Andrew Neil chairs City & Guilds Group debate on the future world of work
LONDON, 23rd June 2016: Britain is ill-prepared for the rise of the robots, warned the director of The Jobs Economist John Philpott, at a debate hosted by the Lord Mayor at Mansion House earlier this week.
At the second-annual City & Guilds Group Skills Debate, chaired by Andrew Neil, panellists clashed over the impact of trends including an ageing population, the rise of the ‘Uber economy’, and whether British businesses are sufficiently agile to weather these changes.
The panel, comprised of Philpott, Sherry Coutu (Tech Entrepreneur and Founder of the Scale-Up Institute), Sahar Hashemi (Founder of Coffee Republic) and City & Guilds Group Chief Executive Chris Jones, discussed whether workplace innovations such as automation would spell disaster for British workers. They also considered the findings of the City & Guilds Group’s recent Skills Confidence research, which indicated that 75% of British employees are confident that their job will exist in ten years’ time, and 18% do not think there are any threats that could stop their skills being relevant. The debate was streamed live on Periscope and can be viewed in full here.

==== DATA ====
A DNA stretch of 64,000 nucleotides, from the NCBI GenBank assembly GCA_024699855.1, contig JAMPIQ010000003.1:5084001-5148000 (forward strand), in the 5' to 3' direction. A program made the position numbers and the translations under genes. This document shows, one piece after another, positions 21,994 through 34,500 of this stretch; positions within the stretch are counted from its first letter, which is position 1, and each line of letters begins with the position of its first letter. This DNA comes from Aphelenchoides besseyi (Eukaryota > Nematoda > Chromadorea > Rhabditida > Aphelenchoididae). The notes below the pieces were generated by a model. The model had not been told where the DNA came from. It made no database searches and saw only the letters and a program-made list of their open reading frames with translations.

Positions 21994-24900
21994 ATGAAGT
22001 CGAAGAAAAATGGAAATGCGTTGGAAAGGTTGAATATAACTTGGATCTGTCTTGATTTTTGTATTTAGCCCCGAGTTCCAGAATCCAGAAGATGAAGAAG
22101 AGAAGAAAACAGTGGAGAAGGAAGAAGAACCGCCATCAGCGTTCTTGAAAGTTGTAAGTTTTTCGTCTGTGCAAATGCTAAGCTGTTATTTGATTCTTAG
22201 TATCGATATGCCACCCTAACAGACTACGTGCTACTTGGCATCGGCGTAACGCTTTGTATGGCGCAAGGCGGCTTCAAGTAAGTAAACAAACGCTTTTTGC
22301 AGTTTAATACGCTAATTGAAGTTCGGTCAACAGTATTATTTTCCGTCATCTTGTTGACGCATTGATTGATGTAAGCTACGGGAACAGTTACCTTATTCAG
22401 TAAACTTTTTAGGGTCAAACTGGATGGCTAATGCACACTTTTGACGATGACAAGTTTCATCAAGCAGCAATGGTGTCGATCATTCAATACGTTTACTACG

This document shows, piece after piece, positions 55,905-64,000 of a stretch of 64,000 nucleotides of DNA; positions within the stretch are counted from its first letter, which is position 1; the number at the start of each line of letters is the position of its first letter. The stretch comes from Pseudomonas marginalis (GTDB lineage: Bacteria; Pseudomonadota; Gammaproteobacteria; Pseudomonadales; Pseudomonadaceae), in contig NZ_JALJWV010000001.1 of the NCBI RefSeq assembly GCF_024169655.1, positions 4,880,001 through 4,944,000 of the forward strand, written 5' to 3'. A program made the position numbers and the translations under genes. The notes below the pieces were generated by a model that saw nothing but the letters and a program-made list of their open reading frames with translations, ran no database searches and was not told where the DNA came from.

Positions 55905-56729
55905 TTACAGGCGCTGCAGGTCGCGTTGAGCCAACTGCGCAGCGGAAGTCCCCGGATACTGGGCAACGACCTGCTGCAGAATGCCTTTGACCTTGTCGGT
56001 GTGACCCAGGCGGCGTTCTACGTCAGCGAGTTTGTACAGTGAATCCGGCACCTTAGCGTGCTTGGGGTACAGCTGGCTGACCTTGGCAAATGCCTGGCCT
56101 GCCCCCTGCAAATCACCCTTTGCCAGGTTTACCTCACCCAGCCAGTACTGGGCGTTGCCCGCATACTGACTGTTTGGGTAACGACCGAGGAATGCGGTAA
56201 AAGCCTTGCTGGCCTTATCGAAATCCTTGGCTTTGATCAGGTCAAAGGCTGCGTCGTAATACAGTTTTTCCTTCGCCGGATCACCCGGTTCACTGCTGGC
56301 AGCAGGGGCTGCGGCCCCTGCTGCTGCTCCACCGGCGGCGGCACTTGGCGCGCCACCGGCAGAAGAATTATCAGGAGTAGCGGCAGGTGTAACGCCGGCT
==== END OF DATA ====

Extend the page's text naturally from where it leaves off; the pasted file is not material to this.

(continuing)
Philpott warned that we are likely to see further decline in middle skilled jobs, with work taking on an hourglass structure, split between high-skilled, problem-solving jobs at the top and, at the bottom, a large proportion of relatively poor jobs often providing considerable instability. He also questioned whether SMEs are investing in learning and development for their employees, and suggested that to truly future-proof the economy, we need to address the poverty of aspiration within the education system.
Nevertheless, Philpott said he is not particularly worried about the rise of the robots ‘because historical precedents say that technological change creates at least as many jobs as it destroys’. He did however predict that ‘the loss of routine skilled jobs is going to spread quite widely into professional and managerial and technical jobs’.